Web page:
The annual PBA Rookie Draft went down on Sunday at the Robinsons Place in Manila. As we expected, the players we categorized a week ago as "Sure Shots" were all drafted early, and most of "The Next Ones" were likewise picked up at or about the second round. We feel that most of those picked in the third round or later have little chance of making outright roster slots, but some of them could surprise us with outstanding showings in practice sessions within the next month or so, and displace veterans or higher picks. The Draft was very deep and all teams will surely benefit. All in all 69 hopefuls entered in the Draft, 39 names were called, and 30 aspirants went undrafted. Nothing's for sure in the world of basketball, but here are our very early assessments.
Petron picked 1st and 3rd in the first round, and as announced, quickly picked up June Mar Fajardo, and, surprisingly to some, Alex Mallari two slots later. Both are expected to contribute immediately and immensely to a squad that, to understate the matter, underachieved in the past season. Fajardo's size will cause nightmares for opponents, since he can be teamed up with Dorian Peña and Arwind Santos up front, to form one of the most intimidating defensive frontlines in PBA history. Mallari, on the other hand, strengthens an already potent backcourt, adding size and smarts. We predict him to be one of the best pick-ups in this year's draft and we are confident he will not disappoint. Petron chose Mark Sarangay in the 3rd round. He may not find a spot in their crowded, star-studded roster. Grade: A+
Alaska picked up the undersized, but extremely powerful and versatile, Calvin Abueva with the 2nd pick overall. For sure, he can help. The Alaska coaching staff believes Abueva has the capability of fitting in the triangle offense and with his do-it-all potential, he can be an instant contributor. The drafting of UE's Raphy Reyes in the second round was a surprise to many, but Reyes blossomed in the D-League and showed good backcourt skills. In a draft lean on lead guards, Alaska felt he was the best possible back-up to LA Tenorio available at 19th overall. Alaska also picked Karl Dehesa in the third round. Grade: B
Meralco wanted an energy guy, somebody to give them the needed voltage whenever their energy got a bit sluggish. They may have found their man with Cliff Hodge, whom they tabbed at 4th overall. The comparison of Hodge with Rudy Hatfield is not far-fetched, and being young and full of potential, Hodge can be the right person to firm up the Bolts' frontcourt. He is under 6'4, though, so he will have to immediately adjust to the standard physicality of the PBA and prove he can bang with the big boys each game day. The need for frontcourt depth was apparent when Meralco got big man Kelly Nabong (via Rain or Shine), forward Janus Lozada and center Eric Suguitan in the next three rounds. Nabong is almost 6'6 and can play, as can Suguitan at a shade under 6'7. Both these guys can stick. Lozada may be the one hard-pressed to make the roster. He was strictly a utility man in university and at 6'2 loses out in the size department. Grade: B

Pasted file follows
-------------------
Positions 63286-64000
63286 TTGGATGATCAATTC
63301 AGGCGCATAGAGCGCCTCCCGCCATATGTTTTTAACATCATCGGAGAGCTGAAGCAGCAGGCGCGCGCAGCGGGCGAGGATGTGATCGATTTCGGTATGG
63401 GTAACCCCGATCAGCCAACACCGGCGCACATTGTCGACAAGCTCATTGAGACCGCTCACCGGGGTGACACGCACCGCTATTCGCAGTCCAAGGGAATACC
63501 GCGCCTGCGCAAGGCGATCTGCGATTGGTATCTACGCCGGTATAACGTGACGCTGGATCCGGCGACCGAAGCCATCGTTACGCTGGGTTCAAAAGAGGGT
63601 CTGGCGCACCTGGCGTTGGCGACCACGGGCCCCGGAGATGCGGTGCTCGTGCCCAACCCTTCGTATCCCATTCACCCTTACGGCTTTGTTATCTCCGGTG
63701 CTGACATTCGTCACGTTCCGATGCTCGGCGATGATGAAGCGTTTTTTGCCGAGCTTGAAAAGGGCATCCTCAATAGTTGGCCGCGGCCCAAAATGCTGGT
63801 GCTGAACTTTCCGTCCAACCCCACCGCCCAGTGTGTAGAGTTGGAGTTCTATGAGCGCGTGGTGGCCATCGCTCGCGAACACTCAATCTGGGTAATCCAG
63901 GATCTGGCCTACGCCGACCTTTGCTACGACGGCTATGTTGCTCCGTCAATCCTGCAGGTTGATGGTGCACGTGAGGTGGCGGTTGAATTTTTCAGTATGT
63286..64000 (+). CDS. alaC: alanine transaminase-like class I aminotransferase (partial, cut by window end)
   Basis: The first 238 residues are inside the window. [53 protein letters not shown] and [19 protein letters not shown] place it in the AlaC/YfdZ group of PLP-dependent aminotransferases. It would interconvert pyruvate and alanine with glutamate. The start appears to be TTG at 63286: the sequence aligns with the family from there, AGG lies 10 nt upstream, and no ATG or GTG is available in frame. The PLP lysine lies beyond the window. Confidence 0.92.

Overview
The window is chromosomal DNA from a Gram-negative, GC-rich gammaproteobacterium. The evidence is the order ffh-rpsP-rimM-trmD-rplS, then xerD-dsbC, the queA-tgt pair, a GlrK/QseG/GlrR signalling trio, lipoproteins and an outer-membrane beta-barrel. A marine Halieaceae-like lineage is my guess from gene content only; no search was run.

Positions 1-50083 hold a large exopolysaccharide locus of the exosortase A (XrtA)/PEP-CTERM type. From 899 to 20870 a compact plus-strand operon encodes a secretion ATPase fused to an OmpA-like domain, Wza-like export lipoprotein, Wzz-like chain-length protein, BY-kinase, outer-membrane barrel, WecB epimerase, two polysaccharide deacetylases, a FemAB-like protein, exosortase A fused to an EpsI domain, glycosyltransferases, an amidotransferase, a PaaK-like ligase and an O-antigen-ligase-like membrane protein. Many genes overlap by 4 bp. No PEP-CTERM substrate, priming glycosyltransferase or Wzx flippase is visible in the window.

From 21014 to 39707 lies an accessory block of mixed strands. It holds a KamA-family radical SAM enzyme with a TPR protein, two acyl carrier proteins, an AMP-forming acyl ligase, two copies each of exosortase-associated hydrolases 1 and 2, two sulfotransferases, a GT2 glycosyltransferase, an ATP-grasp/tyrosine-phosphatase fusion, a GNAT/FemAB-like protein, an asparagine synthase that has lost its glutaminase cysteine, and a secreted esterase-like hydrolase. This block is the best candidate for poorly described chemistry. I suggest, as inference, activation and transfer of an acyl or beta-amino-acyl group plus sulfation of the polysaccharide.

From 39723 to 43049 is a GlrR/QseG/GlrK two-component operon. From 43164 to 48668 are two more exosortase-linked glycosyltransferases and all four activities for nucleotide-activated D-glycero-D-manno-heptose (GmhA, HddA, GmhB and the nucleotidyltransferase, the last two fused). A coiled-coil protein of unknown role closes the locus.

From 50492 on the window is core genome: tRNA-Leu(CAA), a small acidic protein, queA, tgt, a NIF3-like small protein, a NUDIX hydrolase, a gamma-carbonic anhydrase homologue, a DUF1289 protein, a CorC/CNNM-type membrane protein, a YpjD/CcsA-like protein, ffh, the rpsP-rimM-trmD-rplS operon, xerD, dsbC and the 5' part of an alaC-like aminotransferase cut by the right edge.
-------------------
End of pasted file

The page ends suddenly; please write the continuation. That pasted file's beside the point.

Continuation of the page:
Barako Bull picked Aldrech Ramos at 5th, but traded him later on for, eventually, the rights to Sean Anthony of Global Port (formerly Powerade), and the 12th pick overall, Dave Marcelo. With these two players coming into its lineup, the loss of Don Allado for the first conference will not be felt at all. Anthony is one of those players that can make a difference without scoring a point, while Marcelo is tough and ready to engage. Having addressed their frontcourt concerns, Barako had two more picks in the second round, using them for guards Lester Alvarez and, to our surprise, Emman Monfort. We feel Alvarez has a better chance of sticking, but Monfort has proven doubters wrong time and again. Late pick-ups were Woody Co, Ryan Boada and Kokoy Hermosisima. Grade: A-
Barangay Ginebra San Miguel (their name for the coming season) picked Chris Ellis at 6th. Many felt another fellow named "Chris" should have been picked here, but to address a need up front, Ginebra may have made the correct choice. Most of the big men on the Ginebra roster that actually play in the paint are not athletic. Ellis, standing over 6'4, can jump out of the building and has quick enough feet to play defense even on guards. He will provide at least one highlight every ballgame and will endear himself to the die-hards immediately. Charles Keith Jensen was the epitome of physicality in the D-League and hopes to bring more of the same to his new team, whose frontcourt has failed to dominate in the past couple of seasons. Coach Siot Tanquincen openly expressed his interest for Jensen and was elated to have him still available at 8th overall. Later in the draft, Ginebra picked Jerick Canada and Paul Zamar, looking for backcourt help. Both have potential in a Rob Labagala, Rudy Lingganay kind of way. One or the other might stick as a backup. JR Buensuceso and Elliot Tan, 5th and 6th round picks, are long shots. Grade: B